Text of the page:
footprints in sand

5 ways to get your feet ready for the Camino

Last week, just for fun, I went boot shopping. You know, just to see if there’s something better out there than what I already have. I went to Sporting Goods Store B and tried on three pairs of footwear: a Topo trail runner, a waterproof Columbia low-rise hiking boot, and a North Face bad-ass hiking boot.

The Columbias won, but only until I got them home and walked around in them, inside, for a couple of days. They weren’t better than the boots I already had (Obōz low-rise hiking boots), so they are going back to the store.

Can I just say, Camino footwear is so personal.

What’s not personal is my method for getting my feet ready for the Camino, so here it is:

1. Move into your boots and socks two to four weeks before departure

What do I mean by “move in”? I mean wear them all the time, all day, every day. Wear them around the house, when you are out doing errands, to work, date night, church, everywhere.

Set fashion aside and let your feet and body get to the point of loving being in those boots. And bonus: it could be a good conversation starter that gives you a chance to talk about your Camino plans with your friends and coworkers.

2. Walk around barefoot

This isn’t my go-to, but the other day while tidying up I had kicked off my shoes and was walking around on the carpet barefoot. Oh my goodness that felt good. The thing is to not just walk around unconsciously, but instead to savor every step. Feel how and where your feet make contact with the floor or ground. Stretch your toes and try to tap them one at a time on the floor, like your fingers do when you’re bored. Roll your feet side to side to stretch and flex your ankles. And enjoy enjoy enjoy the freedom of being shoe- and sock-less. Bonus: find some cool grass and scrunch it beneath your toes.

feet on toes

3. Massage your feet 

Now, I’m not suggesting you break out the physical therapy tricks here – you know, roll your feet on a tennis ball, freeze a water bottle and roll your feet on that. No, I am suggesting you cross your ankle over the opposite thigh and use your thumbs to dig into the bottom of your feet. Find those tender spots and work them out. Don’t forget your toes!

4. Carry less

Conventional pilgrim wisdom tells us, of course, to pack light and carry less. Or use the luggage transport services (and still pack light because you are the one who will have to get that suitcase up three flights of stairs).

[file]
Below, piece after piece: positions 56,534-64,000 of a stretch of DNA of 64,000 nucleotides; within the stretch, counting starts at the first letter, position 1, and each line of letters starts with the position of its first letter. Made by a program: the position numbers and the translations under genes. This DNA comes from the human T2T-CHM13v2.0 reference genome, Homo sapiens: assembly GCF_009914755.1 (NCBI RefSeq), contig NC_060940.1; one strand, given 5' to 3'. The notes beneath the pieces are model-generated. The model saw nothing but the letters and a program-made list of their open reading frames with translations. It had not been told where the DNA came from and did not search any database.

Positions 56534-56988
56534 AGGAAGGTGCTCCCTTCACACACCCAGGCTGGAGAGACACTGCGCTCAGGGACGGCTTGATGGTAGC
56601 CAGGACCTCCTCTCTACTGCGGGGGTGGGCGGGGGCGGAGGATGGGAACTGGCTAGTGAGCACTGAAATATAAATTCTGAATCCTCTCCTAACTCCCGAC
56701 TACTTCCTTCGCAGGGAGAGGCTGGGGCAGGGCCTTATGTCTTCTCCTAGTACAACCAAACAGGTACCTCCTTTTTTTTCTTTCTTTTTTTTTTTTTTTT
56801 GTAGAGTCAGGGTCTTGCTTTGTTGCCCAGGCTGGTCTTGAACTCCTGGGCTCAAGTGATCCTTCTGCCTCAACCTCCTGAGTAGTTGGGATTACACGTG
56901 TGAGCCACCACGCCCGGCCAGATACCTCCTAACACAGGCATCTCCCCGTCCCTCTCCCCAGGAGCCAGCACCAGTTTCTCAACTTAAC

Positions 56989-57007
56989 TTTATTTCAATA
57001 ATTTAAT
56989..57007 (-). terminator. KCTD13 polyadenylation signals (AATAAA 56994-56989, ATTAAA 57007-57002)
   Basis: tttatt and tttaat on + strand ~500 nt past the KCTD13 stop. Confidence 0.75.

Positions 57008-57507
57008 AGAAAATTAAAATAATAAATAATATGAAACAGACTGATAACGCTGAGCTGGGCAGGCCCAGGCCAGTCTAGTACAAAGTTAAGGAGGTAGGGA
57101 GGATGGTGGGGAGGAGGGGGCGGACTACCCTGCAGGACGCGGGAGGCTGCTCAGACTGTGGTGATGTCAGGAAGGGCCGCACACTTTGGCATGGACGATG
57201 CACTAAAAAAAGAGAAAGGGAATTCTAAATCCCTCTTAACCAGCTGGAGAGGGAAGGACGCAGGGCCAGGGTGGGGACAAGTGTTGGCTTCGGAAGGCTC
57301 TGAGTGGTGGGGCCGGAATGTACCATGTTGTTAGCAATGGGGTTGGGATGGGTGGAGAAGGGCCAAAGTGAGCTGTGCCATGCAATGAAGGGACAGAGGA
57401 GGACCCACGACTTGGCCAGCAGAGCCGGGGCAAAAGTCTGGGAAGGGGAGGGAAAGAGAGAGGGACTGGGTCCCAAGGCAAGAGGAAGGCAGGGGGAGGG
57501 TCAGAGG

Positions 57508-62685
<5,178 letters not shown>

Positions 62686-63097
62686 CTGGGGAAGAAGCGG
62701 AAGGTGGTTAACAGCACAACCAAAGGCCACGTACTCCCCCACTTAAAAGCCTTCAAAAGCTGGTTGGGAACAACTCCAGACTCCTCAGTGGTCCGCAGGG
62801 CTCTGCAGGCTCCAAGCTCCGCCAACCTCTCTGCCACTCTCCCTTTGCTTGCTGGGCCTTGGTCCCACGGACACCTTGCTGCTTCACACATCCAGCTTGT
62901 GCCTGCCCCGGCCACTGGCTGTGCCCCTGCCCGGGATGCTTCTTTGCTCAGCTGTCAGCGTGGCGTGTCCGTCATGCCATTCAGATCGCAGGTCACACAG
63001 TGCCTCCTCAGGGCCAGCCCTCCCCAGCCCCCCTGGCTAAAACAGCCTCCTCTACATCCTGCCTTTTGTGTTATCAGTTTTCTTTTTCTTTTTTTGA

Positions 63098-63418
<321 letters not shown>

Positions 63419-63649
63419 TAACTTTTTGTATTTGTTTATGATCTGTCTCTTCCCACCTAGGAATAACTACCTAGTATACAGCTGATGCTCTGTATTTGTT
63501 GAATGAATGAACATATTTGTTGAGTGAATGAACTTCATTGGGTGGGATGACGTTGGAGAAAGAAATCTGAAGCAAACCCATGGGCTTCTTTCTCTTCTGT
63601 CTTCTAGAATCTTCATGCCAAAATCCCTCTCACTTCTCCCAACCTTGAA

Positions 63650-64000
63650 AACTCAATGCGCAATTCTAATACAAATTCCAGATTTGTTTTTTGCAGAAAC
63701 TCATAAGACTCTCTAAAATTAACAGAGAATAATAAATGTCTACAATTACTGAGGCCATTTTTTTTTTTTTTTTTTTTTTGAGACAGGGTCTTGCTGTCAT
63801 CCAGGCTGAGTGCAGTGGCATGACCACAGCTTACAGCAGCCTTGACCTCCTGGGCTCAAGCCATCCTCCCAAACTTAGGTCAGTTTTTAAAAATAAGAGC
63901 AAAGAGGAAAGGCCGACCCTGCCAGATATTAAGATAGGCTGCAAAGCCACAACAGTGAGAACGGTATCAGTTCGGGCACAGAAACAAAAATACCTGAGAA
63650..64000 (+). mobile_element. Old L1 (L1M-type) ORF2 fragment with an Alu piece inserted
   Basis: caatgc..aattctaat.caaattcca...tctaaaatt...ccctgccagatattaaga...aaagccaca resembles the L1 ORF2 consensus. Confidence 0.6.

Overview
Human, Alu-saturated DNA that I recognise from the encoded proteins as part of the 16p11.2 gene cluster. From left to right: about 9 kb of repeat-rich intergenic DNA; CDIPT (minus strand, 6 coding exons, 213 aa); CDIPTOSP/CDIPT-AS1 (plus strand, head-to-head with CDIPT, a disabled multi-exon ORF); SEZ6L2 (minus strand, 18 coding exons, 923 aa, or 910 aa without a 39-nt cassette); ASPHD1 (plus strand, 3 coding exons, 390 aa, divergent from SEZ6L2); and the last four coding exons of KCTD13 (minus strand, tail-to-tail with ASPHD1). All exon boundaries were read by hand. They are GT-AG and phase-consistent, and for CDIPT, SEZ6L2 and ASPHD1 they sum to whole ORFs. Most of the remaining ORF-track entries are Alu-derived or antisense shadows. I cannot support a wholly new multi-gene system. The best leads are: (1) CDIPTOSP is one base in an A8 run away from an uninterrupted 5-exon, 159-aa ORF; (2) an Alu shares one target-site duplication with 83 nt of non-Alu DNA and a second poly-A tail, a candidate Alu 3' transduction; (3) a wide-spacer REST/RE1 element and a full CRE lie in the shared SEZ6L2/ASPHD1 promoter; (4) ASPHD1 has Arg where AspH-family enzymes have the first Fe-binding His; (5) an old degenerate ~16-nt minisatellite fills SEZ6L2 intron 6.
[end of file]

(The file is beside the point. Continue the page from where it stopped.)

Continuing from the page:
Great advice, yes? But here’s what I’m working on: losing a few kilos of body weight before I head over to Europe. I’m not obsessing or starving myself or going extreme Paleo Keto, but I do know that my feet will be happier if there’s less of me to carry.

If you have been planning on getting fit and dropping some weight, there is no better time than before you go walk the Camino. And there’s no better way to do it than to settle into a regular training schedule . . . now.

Training? Walking, strength training, and stretching are all you need. (Oh, well, maybe eating healthy too, darn those cookies.)

5. Experiment

Now we are back to personal.

Have you heard about – oh, I don’t know – a hundred different methods for preventing blisters?

Pro tip: try them all now. Try them when you are at home, when you are breaking in your Camino boots or shoes, and when you can test drive carrying your Camino backpack or day pack loaded up to the weight you will carry on the Camino.

Here are some things to try:

    • wool socks*
    • synthetic socks
    • toe socks
    • sock liners
    • lamb’s wool – to cover areas prone to rubbing
    • Leukotape on any hot-spots, the moment they start to flare up
    • duct tape* – same as Leukotape
    • paper first aid tape*
    • Body Glide – to slather all over your feet
    • Vaseline – same use as Body Glide (I don’t actually recommend using a petroleum product on your skin, but many pilgrims swear by this method, so I am mentioning it along with the rest)

trekking pole with duct tape

* These are my methods. For whatever reason, my feet love Smartwool hiking socks. For hot-spots, I wrap a bunch of duct tape around my trekking poles and cut off pieces as I need them. The duct tape usually falls off in the shower, so I reapply fresh tape each day, as needed. My baby toes like to cozy up to the toes next to them in a sometimes-aggressive way, and duct tape is too thick for those hard-to-reach places. So, for those cute little toes, I wrap the two outside toes on each foot with paper first aid tape.

Want to learn more about caring for your feet by selecting the right boots and socks and breaking them in all the way? Check out this episode of the YOU on the Camino de Santiago podcast.

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